Nene Raju Nene Mantri movie review: This Rana Daggubati film is a missed opportunity

Time & Us
Last Updated: August 12, 2017 at 1:54 am

Nene Raju Nene Mantri movie cast: Rana Daggubati, Kajal Aggarwal, Catherine Tresa
Nene Raju Nene Mantri director: Teja
Nene Raju Nene Mantri stars: 2 stars
In Nene Raju Nene Mantri, Radha Jogendra (Rana Daggubati) is introduced as a death row convict, whose last wish is to televise his life story. So, it begins, the story of an unambitious money lender, whose world revolves only around his beautiful wife Radha (Kajal Aggarwal).
Jogendra is a smart and cunning businessman. He is harmless until his wife is happy. But, if someone causes inconvenience to his wife, he or she must die. And he makes sure of it. Even it means playing the long game. Kajal suffers an abortion after her village Sarpanch’s wife pushes her down the stairs for lighting a lamp at a temple. It seems that lighting that lamp is a special privilege only enjoyed by Sarpanch’s wife. Now, one would expect Jogendra to lose his cool and storm the house of his village Sarpanch, played by Pradeep Rawat. But, instead, he decides to become a Sarpanch himself so that no one can stop his wife from lighting lamps at the temples. Thus, begins Jogendra’s tryst with politics.
After becoming sarpanch, Jogendra takes out the MLA of his constituency and assumes his office. He later replaces the home minister with the silliest plot that one could come up with. And now he aims for the chief ministership. Ask him, why is he doing all this? He will say that he’s doing it for Radha.
Jogendra began to play the power game in the politics to avenge his unborn child and for Radha. But, his actions that followed were purely out of his own ambition and greed. Jogendra’s justification that “Everything I did, I did for the family” (Radha) reminds me of Breaking Bad’s Walter White. A chemistry teacher with cancer begins to produce drugs to make just sufficient money so that his family can take care of themselves when he’s gone. But, he loses the way in the process. He does some horrible things for the sake of his family. But, eventually, he confesses to his wife that “All the things I did. I did it for me. I liked it.” The film lacking such a moment of truth, where Jogendra realises himself, leaves a big void in the story.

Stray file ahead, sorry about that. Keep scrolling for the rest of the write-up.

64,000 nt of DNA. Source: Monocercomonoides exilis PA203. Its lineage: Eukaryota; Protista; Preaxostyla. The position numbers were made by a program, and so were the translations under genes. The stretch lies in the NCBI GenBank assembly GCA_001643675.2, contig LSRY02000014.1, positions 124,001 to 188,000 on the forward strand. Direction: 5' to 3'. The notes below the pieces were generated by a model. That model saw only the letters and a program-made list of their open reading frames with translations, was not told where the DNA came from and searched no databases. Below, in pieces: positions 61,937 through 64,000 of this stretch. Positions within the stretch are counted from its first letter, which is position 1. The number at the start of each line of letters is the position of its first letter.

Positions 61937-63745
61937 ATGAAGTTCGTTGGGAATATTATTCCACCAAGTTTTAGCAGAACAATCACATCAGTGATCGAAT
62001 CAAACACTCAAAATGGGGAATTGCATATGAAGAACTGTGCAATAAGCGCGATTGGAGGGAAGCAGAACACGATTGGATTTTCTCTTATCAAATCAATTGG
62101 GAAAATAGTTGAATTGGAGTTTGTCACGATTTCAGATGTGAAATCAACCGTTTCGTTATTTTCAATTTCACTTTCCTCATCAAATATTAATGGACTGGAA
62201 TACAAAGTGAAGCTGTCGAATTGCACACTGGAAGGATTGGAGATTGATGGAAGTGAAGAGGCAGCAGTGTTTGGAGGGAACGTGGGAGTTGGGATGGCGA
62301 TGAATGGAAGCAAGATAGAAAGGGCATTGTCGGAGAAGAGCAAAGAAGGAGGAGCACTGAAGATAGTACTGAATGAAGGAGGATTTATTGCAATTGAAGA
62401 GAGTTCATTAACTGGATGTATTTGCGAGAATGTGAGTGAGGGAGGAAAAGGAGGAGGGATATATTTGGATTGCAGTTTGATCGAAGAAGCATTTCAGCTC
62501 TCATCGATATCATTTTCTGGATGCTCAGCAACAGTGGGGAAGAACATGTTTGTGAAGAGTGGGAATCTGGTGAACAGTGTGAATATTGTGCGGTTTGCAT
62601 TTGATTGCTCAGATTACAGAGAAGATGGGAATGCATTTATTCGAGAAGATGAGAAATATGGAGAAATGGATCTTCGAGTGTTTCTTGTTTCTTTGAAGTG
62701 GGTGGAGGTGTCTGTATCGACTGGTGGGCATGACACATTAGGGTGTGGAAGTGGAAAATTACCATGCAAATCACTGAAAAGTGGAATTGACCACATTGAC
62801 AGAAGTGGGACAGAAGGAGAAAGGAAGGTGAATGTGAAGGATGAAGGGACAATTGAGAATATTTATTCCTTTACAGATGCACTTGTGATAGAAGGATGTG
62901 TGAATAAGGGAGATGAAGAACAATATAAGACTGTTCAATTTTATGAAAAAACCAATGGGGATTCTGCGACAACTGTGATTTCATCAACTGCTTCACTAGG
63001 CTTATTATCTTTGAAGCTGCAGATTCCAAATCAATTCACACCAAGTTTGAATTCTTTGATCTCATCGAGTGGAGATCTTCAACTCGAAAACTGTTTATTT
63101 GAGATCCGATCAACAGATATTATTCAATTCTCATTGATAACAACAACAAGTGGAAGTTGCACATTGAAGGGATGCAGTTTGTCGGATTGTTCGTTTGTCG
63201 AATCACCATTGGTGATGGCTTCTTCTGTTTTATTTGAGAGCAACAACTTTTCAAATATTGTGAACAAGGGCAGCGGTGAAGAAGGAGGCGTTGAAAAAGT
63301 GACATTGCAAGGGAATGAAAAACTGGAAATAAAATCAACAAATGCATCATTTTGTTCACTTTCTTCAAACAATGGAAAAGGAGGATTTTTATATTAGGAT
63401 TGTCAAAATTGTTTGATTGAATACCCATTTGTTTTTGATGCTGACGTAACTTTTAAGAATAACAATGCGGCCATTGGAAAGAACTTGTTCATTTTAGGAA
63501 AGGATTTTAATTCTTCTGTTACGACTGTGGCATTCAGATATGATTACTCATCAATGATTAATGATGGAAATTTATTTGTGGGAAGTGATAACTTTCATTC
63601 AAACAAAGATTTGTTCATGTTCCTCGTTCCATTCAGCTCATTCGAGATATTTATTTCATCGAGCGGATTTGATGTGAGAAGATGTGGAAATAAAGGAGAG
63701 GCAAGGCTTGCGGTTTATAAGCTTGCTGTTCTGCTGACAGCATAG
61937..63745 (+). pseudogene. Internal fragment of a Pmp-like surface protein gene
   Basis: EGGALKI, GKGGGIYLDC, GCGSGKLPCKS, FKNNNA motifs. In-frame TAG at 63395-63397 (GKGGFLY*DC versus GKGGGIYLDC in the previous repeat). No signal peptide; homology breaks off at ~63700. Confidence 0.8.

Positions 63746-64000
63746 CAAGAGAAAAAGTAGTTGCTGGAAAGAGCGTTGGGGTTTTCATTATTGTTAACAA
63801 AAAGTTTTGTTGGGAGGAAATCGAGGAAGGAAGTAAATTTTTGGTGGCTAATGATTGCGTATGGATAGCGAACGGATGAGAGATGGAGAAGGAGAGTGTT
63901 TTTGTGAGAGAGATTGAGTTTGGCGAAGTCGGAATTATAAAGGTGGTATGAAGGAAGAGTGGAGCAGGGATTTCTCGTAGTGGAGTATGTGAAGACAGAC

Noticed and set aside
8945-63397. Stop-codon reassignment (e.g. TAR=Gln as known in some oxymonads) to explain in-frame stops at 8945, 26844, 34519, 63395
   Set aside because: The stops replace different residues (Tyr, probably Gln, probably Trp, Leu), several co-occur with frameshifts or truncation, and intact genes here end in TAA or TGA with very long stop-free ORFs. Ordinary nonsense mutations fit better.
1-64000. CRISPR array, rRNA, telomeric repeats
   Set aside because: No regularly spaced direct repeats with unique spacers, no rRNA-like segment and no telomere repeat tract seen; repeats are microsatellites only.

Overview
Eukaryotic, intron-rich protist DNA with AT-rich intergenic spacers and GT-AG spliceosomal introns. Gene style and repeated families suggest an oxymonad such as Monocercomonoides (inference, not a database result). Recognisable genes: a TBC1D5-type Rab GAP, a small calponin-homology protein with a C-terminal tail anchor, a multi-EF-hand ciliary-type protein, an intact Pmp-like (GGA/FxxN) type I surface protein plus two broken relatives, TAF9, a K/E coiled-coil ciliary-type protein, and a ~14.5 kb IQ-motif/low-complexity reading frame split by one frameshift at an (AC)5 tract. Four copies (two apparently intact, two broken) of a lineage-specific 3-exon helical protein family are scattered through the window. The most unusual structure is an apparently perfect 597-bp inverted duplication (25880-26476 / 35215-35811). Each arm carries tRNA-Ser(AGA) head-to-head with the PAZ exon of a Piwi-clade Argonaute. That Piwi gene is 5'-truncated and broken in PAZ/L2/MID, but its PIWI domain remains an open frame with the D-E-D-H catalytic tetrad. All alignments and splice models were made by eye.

Kajal Aggarwal has delivered a convincing performance in the given role. While Catherine Tresa as Devika Rani, an owner of a news channel, is not explored to her full potential. Her role is meant to add scandal to this political drama. But, again Teja’s reservations has kept him from taking that character to a logical end.
It was very evident that Rana’s character was not an ideal hero, who could never make a mistake. The audience knew that Jogendra was morally corrupt and he was ready to do wrong things to get what he wants. So, we expect him to up the ante in being the ‘bad guy’ and surprise us by doing some shocking things. But, director Teja, for some reasons, has not gone all the way in exploring the possibilities of things a character like Jogendra, who is drunk on power, greed and arrogance, could do.
Teja rather tries to sort of justify all the wrong actions of Jogendra. And blames the corrupt system of the country for all his crimes. It seems like Teja sort of lost his vision for Jogendra’s character. The film suffers from the director’s reservations to show what Jogendra really is, a power-hungry monster. He hurts his wife by sleeping with some other woman. He kills his close confidante, who saved his life multiple times, without even giving him a chance to explain his story. He kills cops. He murders anyone who stands in his way. He blows up a building full of politicians. And eventually, he is portrayed as people’s man.
The viewers who heard his life story on television are now convinced that he is the right person for the Chief Minister’s chair and wants the President to pardon him for killing the MLAs. Teja’s attempt to underplay the gravity of crimes Jogendra committed leads to a cringe-worthy climax and leaves the audience confused as to what the director was trying to establish.